On the Porch

Irwin Alfred Stellmacher was born May 1, 1896, in Renville to Henry and Louise Yunker Stellmacher. In 1906, he moved with his parents to Marshall where he finished school. In 1917, he went to the Rahe Automobile Training School in Kansas City and received his diploma on June 15, 1917. On April 7, 1918, he entered the United States Army and was sent to the University of Cincinnati for further training.

He was then sent to France during World War I. After his discharge, he returned to Kansas City and was employed by the Packard Motor Car Company. In November of 1921, he returned to Marshall. On Nov. 11, 1925, he married Dolly Thomas in Tracy by the Rev. Frederick C. Boller. Following their marriage, Irwin continued to work as a mechanic in Marshall until retiring and moving to Cottonwood in 1940. Dolly passed away on Feb. 14, 1971, and Irwin passed away on Oct. 31, 1984.

Irwin is best remembered as a mechanic, inventor, and barnstormer. He was known as an aviation pioneer and barnstormer in southern Minnesota from 1923 through 1936. On Oct. 5, 1923, he received delivery of his first airplane, a J-1 Standard biplane with as Hispano-Suiza engine that he later swapped out for an OX-5. During the week, Irwin worked as an auto mechanic, and on weekends he would barnstorm, giving lessons and rides to people in southwest Minnesota.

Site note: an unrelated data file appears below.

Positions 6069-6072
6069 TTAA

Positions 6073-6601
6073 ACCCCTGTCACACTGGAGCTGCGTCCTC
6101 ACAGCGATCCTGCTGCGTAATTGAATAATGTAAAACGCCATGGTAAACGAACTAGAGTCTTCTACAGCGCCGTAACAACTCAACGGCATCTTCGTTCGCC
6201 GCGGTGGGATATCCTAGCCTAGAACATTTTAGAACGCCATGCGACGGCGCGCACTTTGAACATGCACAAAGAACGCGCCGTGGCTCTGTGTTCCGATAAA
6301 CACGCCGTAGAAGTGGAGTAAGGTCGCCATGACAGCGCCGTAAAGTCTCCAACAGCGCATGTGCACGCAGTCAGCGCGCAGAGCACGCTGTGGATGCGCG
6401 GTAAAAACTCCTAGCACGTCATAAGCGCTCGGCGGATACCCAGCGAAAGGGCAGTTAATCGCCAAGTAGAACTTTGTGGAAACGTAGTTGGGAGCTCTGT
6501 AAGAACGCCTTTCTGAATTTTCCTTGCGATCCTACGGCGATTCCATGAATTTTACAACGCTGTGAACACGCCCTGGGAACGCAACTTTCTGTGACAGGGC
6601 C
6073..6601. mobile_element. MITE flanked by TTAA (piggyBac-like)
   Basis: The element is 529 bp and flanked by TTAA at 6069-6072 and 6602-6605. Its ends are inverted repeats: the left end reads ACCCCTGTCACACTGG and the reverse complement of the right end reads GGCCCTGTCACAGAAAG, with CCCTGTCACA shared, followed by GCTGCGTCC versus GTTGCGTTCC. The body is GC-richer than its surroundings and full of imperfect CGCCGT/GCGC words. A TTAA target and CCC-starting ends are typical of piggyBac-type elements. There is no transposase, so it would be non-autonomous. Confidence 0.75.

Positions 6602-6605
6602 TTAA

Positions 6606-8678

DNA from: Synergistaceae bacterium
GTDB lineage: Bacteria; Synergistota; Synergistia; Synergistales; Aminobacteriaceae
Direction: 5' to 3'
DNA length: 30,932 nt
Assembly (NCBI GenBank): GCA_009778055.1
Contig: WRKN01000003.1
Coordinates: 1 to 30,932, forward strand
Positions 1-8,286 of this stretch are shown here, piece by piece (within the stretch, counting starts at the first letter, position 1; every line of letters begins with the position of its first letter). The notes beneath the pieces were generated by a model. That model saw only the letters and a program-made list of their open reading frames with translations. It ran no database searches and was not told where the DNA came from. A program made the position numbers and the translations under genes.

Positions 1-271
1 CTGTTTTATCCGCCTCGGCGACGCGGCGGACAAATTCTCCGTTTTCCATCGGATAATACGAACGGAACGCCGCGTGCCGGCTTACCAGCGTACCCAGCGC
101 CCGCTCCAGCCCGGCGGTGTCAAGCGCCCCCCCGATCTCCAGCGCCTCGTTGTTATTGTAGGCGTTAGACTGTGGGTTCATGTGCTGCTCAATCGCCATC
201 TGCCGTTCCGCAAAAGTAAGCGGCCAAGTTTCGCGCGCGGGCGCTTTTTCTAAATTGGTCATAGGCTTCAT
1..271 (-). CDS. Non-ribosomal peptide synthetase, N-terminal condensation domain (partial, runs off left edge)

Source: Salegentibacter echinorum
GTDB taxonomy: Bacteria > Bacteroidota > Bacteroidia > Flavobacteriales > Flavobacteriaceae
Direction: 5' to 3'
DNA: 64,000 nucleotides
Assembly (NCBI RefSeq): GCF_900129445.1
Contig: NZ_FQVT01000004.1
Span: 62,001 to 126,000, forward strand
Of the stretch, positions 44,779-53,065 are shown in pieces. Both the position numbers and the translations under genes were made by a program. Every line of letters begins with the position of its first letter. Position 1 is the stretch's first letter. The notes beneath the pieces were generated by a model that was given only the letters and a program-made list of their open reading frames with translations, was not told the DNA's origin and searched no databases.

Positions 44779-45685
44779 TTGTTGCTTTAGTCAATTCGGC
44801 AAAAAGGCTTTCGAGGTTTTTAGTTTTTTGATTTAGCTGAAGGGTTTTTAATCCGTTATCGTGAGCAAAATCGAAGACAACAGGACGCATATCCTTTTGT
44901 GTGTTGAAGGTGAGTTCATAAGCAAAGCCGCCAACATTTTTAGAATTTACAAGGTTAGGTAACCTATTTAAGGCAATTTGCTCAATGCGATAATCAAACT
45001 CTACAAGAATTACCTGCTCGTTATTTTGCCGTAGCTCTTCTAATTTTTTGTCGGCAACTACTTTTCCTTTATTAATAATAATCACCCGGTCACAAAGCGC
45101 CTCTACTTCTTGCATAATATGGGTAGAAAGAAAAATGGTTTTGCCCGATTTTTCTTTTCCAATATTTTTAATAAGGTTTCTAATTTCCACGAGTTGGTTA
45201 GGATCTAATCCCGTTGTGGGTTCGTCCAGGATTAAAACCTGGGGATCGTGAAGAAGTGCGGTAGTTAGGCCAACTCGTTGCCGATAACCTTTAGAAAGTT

He had posters printed and hung them around in towns. He charged $2.50 for adults and $1.25 for kids for the sightseeing rides. Irwin operated his plane out of a Marshall pasture that later became Ryan Field. He was given the opportunity to pilot the “Stanolind” a tri-motor owned by the Standard Oil of Indiana for about 10 minutes in 1928 during the dedication of the airport in Mankato. Irwin had given M.W. Dock, a manager for Standard Oil, his first airplane ride in Marshall several years earlier.

In the book, Minnesota Aviation History 1857-1945 by Noel Allard and Gerald Sandvik, there is a section where Irwin is mentioned and is quoted, “I remember Balaton, Minnesota on a Sunday, I kept flying until it was pitch dark. You couldn’t see the ground, but people kept paying $2.50 to go up and see the lights of Marshall and other towns. You couldn’t see the ground, so I’d land by car lights.”

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